Esipov said the founders of Nova Credit realized while attending Stanford graduate school that many international students were stranded by a lack of credit history in the United States. Even foreign banks doing business in the United States might find it difficult to provide loans to their citizens using credit information from their mutual home country.
Nova Credit helps immigrants transfer their “reliable financial identity” from abroad by calculating a US credit score based on information gathered from credit bureaus in other countries that collect similar data. The end result “looks like a regular credit report,” Esipov said.
Although Nova Credit is new to auto lending, it has provided international data on financing, such as student loans and credit cards, for years.
Esipov said Nova Credit quantitatively proved the hypothesis that a borrower’s credit history in their home country would be “highly predictive” of performance in the United States.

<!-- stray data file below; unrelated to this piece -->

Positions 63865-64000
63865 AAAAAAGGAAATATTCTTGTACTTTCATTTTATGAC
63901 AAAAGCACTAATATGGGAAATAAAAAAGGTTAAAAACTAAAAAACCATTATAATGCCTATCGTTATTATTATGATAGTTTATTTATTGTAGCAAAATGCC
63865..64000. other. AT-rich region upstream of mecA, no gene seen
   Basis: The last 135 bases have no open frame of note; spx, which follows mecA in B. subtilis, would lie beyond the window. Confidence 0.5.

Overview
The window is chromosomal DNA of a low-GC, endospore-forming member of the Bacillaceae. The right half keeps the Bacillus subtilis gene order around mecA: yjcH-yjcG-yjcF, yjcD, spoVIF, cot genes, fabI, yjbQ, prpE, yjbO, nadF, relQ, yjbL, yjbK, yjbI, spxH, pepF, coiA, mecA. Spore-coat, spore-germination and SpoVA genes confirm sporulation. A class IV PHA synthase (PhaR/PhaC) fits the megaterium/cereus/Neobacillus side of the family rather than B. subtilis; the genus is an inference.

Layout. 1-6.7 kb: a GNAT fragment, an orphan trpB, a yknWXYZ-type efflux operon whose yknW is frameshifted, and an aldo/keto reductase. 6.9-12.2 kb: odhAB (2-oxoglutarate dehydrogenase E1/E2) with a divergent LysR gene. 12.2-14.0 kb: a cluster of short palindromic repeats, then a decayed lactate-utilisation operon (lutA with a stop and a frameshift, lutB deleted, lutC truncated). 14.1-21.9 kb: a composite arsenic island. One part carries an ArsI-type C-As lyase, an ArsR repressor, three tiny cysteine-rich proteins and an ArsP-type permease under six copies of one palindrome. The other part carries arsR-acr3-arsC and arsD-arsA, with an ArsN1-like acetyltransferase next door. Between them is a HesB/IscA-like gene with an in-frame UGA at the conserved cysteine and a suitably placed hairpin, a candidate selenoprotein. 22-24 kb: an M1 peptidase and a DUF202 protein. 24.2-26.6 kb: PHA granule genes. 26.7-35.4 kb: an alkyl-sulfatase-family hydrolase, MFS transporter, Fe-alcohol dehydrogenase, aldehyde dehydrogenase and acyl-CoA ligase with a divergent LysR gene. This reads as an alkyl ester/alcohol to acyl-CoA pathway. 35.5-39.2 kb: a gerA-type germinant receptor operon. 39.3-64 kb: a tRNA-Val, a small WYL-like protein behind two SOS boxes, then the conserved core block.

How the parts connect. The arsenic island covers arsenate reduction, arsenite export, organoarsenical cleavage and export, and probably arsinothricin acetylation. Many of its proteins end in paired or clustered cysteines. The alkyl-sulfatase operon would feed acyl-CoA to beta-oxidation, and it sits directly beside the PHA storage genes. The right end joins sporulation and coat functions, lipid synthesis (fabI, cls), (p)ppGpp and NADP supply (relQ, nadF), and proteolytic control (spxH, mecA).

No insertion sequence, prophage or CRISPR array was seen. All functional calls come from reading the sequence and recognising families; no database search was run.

Nova Credit’s product has enabled lenders to automate decision-making for these international borrowers. And borrowers are able to get rates “representative of their true credit risk”, he said.
Last year, the Census Bureau estimated that the number of immigrants to the United States will reach nearly 54 million by 2030, up from 40 million in 2010. And immigration will replace births as the number one driver. 1 of population growth by 2030, estimates the agency.
Esipov called not lending to immigrants “a strategy to lose market share over time” given America’s changing demographics.